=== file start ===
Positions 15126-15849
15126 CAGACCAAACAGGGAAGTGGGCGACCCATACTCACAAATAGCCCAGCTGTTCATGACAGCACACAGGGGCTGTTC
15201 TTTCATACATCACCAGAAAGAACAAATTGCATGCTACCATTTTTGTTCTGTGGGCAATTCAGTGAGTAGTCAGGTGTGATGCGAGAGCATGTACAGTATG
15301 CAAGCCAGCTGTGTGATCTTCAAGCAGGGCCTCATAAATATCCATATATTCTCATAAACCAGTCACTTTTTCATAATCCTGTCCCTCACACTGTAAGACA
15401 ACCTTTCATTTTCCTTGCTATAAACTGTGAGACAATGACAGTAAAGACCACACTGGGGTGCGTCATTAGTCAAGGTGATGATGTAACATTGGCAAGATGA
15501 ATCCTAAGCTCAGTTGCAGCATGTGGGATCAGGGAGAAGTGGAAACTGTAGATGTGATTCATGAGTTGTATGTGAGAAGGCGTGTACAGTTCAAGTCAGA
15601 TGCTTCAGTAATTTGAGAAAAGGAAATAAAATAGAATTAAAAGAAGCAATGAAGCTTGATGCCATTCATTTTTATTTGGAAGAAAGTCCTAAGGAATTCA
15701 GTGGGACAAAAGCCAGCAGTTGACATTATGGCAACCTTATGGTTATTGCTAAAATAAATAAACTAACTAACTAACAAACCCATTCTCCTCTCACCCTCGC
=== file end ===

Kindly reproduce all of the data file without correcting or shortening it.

Positions 15126-15849
15126 CAGACCAAACAGGGAAGTGGGCGACCCATACTCACAAATAGCCCAGCTGTTCATGACAGCACACAGGGGCTGTTC
15201 TTTCATACATCACCAGAAAGAACAAATTGCATGCTACCATTTTTGTTCTGTGGGCAATTCAGTGAGTAGTCAGGTGTGATGCGAGAGCATGTACAGTATG
15301 CAAGCCAGCTGTGTGATCTTCAAGCAGGGCCTCATAAATATCCATATATTCTCATAAACCAGTCACTTTTTCATAATCCTGTCCCTCACACTGTAAGACA
15401 ACCTTTCATTTTCCTTGCTATAAACTGTGAGACAATGACAGTAAAGACCACACTGGGGTGCGTCATTAGTCAAGGTGATGATGTAACATTGGCAAGATGA
15501 ATCCTAAGCTCAGTTGCAGCATGTGGGATCAGGGAGAAGTGGAAACTGTAGATGTGATTCATGAGTTGTATGTGAGAAGGCGTGTACAGTTCAAGTCAGA
15601 TGCTTCAGTAATTTGAGAAAAGGAAATAAAATAGAATTAAAAGAAGCAATGAAGCTTGATGCCATTCATTTTTATTTGGAAGAAAGTCCTAAGGAATTCA
15701 GTGGGACAAAAGCCAGCAGTTGACATTATGGCAACCTTATGGTTATTGCTAAAATAAATAAACTAACTAACTAACAAACCCATTCTCCTCTCACCCTCGC